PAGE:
Child protection report on 'culture of blame' leads to accusations
Author of B.C. ministry review called 'cynical' for suggesting children will continue to die in care
A report calling for an end to the "culture of blame" surrounding the death of children in care in B.C. has led to criticism and accusations of cynicism against the seasoned civil servant who wrote the document.
Former Ministry of Children and Family Development deputy minister Bob Plecas called for an overhaul and an injection of money for a ministry he says lacks leadership, accountability and funding.
But while those observations met with praise from the ministry's critics, Plecas was lambasted for suggesting that grilling from the media and B.C.'s representative for children and youth have resulted in "a culture of relentless accusation."
First Nations' leaders claimed Plecas was downplaying the extent of the issues facing aboriginal children who make up 60.6 per cent of the 7,200 children in the ministry's care.
'Significant and real change' required
"We take great offence at Mr. Plecas' cavalier observation that the deaths and serious injuries to children known to the MCFD 'occur rarely,'" the First Nations Leadership Council said in an open letter to B.C. Premier Christy Clark.
The council, comprised of political executives of the B.C. Assembly of First Nations, the Union of B.C. Indian Chiefs and the First Nations Summit, says Plecas failed to consult with First Nations' leaders.
"What is certain is that significant and real change is required, as well as direct investments to First Nations' communities to support First Nations' children and families."
Plecas was tasked with reviewing ministry policy and direction following a damning B.C. Supreme Court judgment that found the province's child protection service abused its authority in a case involving physical and sexual abuse.
The judgment detailed a series of ministry failures which allowed a father to molest his child while the toddler was in the ministry's care.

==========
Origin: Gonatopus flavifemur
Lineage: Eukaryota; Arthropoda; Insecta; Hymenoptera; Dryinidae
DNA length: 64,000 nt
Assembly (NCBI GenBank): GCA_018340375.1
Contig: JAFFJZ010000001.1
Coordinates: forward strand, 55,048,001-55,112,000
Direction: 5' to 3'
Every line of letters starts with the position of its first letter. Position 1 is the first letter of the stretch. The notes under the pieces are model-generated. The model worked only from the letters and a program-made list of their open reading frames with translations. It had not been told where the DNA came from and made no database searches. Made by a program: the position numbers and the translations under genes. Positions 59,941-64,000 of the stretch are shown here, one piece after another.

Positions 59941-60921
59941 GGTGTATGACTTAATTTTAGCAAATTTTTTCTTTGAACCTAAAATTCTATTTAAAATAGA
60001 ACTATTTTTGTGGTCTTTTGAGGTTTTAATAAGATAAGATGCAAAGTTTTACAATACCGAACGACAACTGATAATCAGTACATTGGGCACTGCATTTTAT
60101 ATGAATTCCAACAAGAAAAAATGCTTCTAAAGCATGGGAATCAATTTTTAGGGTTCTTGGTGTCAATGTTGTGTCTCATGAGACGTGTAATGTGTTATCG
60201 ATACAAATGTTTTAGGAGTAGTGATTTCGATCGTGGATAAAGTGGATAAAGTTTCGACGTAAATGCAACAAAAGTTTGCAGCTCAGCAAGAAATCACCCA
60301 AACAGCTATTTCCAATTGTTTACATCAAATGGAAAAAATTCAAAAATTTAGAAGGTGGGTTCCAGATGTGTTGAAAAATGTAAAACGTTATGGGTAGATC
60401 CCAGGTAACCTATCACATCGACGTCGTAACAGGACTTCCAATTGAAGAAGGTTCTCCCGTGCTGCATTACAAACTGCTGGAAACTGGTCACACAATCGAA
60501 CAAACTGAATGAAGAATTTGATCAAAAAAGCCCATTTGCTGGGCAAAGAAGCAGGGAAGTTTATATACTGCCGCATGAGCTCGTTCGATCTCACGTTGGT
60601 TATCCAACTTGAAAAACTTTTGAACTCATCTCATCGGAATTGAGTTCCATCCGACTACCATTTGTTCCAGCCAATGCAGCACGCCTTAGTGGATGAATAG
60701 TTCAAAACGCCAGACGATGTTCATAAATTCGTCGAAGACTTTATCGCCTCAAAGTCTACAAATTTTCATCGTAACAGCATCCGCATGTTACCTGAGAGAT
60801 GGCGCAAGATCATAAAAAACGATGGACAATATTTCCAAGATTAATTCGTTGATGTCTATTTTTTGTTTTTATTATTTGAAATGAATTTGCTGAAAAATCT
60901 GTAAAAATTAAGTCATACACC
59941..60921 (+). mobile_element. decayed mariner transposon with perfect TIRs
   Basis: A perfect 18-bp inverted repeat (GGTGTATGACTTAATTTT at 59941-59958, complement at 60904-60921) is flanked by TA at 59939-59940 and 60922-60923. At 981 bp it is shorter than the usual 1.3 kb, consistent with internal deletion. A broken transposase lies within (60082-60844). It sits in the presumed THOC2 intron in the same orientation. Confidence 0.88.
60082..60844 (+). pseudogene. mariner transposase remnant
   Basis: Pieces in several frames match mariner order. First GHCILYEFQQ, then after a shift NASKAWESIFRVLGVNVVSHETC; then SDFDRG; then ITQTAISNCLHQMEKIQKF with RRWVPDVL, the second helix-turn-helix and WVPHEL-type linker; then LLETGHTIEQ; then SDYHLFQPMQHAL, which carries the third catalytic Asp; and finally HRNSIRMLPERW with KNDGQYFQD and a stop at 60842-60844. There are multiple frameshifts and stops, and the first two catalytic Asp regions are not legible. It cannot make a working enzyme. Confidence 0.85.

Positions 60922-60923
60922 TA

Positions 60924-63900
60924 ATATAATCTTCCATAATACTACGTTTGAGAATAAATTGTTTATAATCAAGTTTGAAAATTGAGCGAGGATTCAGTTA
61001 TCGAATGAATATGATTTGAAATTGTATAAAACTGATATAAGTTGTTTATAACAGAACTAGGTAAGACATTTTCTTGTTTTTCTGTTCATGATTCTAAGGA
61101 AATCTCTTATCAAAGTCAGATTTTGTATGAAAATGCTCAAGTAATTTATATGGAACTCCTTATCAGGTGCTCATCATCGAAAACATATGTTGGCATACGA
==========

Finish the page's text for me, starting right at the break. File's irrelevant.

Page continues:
Plecas commended the front-line workers who deal with the 37,000 child protection reports generated in B.C. each year and went on to say they're about the only thing keeping the ministry together.
He described a bureaucracy where change is the only constant. Leaders come and go, and with each new administration comes new direction and policy. There's little training for social workers who perform work on par with that of police officers. Child protection workers themselves are underpaid. And the ministry is starved for funds.
'Nothing could be further from the truth'
Children and Family Development Minister Stephanie Cadieux thanked Plecas for his "thoughtful recommendations." She says she has asked him to stay on to help with the implementation of the report's recommendations.
But the report drew heavy fire for its focus on the woman legislatively mandated to act as the ministry's number one critic. As representative for children and youth, Mary Ellen Turpel-Lafond has written a series of reports highlighting failures in tragic cases of death and abuse.
Plecas praises Turpel-Lafond's work on the one hand, but he also says the "sheer volume and constant nature" of her recommendations "have become part of the bigger management problem."
He details a plan that would see oversight taken on by the ministry itself.
In response, Turpel-Lafond applauded Plecas for recognizing many of the same issues she has been raising for years. But she says the ministry is not ready to forgo independent oversight.
"Nothing could be further from the truth," she said. "Independent oversight of B.C.'s child welfare system — provided for the past nine years by my office — remains a necessity"
Turpel-Lafond also called Plecas "cynical" for saying that despite the ministry's best efforts, "we will never be able to police every family and prevent abuse and, yes, even murder."
At a press conference of his own, Plecas said he has a great deal of respect for Turpel-Lafond's work, but was asked to review all the ministry's challenges, and those include the relationship with her office.
And while he says he is mindful of First Nations' concerns, he also says those should be dealt with in another report.
"The system is okay," he said. "It needs some change. It doesn't need some more reorganization and all that. It just needs some real good fine-tuning over time."